Here is something fun to do with scraps: my little boys LOVE LOVE LOVE to paint on them with water. They can make great designs, and then when it evaporates, they start over. Only problem is the weight of this "paint stone." Mine is about 30lbs. I wish I could get a thinner slab.

Francy

    Bookmark   March 24, 2008 at 10:53PM
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don_chuwish

Hey great idea Francy! She already loves playing with some small scraps I've sanded smooth for her. This evening I was gathering up a bunch of tiny pieces from the floor, little chunky 1" - 2" squares and rectangles from cutting curves small bites at a time. I'm considering sanding them all smooth to make 'blocks' for really little kids. Guess I'm officially obsessed, I can't throw out any of it!

- D

    Bookmark   March 24, 2008 at 11:18PM
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luckyj

Thanks for the $$ info! I faxed my stuff to M.Tex yesterday afternoon and got some great numbers back from them this morning. And thanks to all of your detailed installation info, my DH is actually entertaining this idea!!! I owe you a drink for sure.

Many, many thanks. And again, well done on a really beautiful job.

    Bookmark   March 25, 2008 at 3:47PM
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vwhippiechick

Very, very nice job. Congratulations. Aren't you proud everytime you look at it?

    Bookmark   March 25, 2008 at 8:26PM
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don_chuwish

Excellent luckyj, just great. Now when he's a few weeks into it with a sore back and dry cracked hands from the dust and making yet another trip to the hardware store while mumbling incoherently it'll be MY fault! ;-) Just kidding - it certainly wasn't an EASY DIY but worth it if you're confident in your/his abilities.
Thanks hippiechick! That means a lot after seeing yours. Yep, I'm pretty happy with it and would do it again in another kitchen someday.

- D

    Bookmark   March 25, 2008 at 8:53PM
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abejadulce_z9b

Wow - I'm in love. This company has a distributor in SW Florida - I never dreamed that I might be able to afford soapstone. I'm going to check them out.

Thanks so much for sharing your experience and expertise.

Beatrice

    Bookmark   April 7, 2008 at 9:27PM
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don_chuwish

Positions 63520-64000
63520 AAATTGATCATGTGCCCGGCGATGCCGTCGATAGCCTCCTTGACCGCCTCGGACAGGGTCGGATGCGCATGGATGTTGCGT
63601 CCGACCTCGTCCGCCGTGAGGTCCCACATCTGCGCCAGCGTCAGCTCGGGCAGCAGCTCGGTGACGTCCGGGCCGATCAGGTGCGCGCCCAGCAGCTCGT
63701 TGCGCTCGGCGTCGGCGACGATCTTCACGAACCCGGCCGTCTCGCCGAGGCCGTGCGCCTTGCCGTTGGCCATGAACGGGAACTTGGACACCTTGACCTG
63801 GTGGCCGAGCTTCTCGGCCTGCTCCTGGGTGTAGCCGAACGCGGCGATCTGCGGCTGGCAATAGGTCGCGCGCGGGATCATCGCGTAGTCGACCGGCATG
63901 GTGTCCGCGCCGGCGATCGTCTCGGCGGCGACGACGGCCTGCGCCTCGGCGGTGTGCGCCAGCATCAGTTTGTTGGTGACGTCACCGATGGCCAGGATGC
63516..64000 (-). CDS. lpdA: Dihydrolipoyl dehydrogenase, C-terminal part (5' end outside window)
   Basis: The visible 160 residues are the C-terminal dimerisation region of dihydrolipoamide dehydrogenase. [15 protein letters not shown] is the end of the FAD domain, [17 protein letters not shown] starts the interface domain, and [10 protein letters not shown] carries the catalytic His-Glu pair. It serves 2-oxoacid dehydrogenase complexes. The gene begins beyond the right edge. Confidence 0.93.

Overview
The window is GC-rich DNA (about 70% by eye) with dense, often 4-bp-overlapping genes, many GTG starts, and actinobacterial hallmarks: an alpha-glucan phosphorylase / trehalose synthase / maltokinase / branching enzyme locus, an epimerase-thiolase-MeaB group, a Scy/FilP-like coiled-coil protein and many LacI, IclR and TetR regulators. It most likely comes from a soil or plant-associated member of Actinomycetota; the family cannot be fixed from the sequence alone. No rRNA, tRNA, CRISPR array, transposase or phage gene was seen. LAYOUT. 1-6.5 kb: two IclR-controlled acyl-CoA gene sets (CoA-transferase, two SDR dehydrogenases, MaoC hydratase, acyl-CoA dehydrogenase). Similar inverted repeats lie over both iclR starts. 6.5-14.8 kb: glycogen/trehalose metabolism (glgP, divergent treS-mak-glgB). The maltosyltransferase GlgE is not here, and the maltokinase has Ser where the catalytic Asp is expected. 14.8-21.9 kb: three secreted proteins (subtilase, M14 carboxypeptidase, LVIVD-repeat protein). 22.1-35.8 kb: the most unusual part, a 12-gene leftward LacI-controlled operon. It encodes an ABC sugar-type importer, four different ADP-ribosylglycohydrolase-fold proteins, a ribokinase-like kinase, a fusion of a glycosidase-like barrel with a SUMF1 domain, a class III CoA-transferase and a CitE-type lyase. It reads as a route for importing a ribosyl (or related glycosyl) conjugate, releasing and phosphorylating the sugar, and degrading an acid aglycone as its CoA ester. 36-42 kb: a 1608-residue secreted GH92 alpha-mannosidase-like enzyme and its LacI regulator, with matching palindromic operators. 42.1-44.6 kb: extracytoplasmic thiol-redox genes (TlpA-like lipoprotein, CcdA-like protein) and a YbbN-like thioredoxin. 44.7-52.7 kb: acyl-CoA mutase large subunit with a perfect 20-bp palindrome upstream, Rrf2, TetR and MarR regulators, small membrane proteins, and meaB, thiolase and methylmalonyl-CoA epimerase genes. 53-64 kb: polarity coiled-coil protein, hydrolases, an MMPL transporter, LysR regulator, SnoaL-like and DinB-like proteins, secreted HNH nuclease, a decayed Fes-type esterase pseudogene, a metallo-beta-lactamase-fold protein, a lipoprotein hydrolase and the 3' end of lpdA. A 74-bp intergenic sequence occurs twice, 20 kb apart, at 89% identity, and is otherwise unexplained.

Glad to help, good luck with the hunt!

- D

    Bookmark   April 7, 2008 at 10:48PM
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kevinb_flyguy

You did a great job. Nothing quite as rewarding as doing your own.

    Bookmark   April 8, 2008 at 8:51AM
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don_chuwish

Thanks Kevin, that means a lot! Even my worst mistakes are pretty well hidden, only I have to live with them in my head.

- D

    Bookmark   April 8, 2008 at 9:38AM
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ricklish

don_chuwish - I just looked at your pics again today and am so impressed with your DIY job! So now that is's been three weeks or so, what is it like to live with soapstone? Any surprises? How often have you oiled; mineral oil or beeswax? My soapstone is scheduled to be installed this week so I'm very eager to hear how your experience has been! Thanks!

    Bookmark   April 13, 2008 at 10:55AM
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don_chuwish

Thanks ricklish. We're still loving it.

I've only done two full oilings so far, about 2 weeks apart. The 2nd one is 2 weeks old now too, come to think of it. It has settled in to a nice balance of dark and light. When freshly oiled a lot of the stone's interesting details get lost. A week or more later it looks better. It'll probably be another week before I do it again, more out of convenience than because it's gone too light.
I found bee's oil too difficult to be worth the effort and just use a light butcher's block mineral oil from Williams-Sonoma. The heavy drug store stuff was kinda tough to spread around too but may have more holding power.
So far we have no problems with scratches and have pretty much stopped worrying about it. No suprises or regrets!

I hope your install went well, we were away on vacation so I'm just now getting back to GW.

- D

    Bookmark   April 22, 2008 at 2:53PM
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rogerteixeira

Beautiful creativity and workmanship, Congrats!
Looking for a job?
Just kidding.

Enjoy your beautiful countertops and thanks again for your business.

    Bookmark   April 28, 2008 at 3:31PM
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don_chuwish

LOL!

Thanks Roger, and kidding or not, no I don't want a job. I work too slow to make a living at it!

- D

    Bookmark   April 28, 2008 at 10:17PM
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lazy_gardens

Don - I love the window sill detailing. It's awesome.

BTW: soapstone makes great baking stones too. If you have a veinless chunk, round it off and use it for baking bread or pizza. You might be able to make enough trivets and pizza stones out of the scrap to pay for the countertops.

    Bookmark   July 16, 2010 at 4:11PM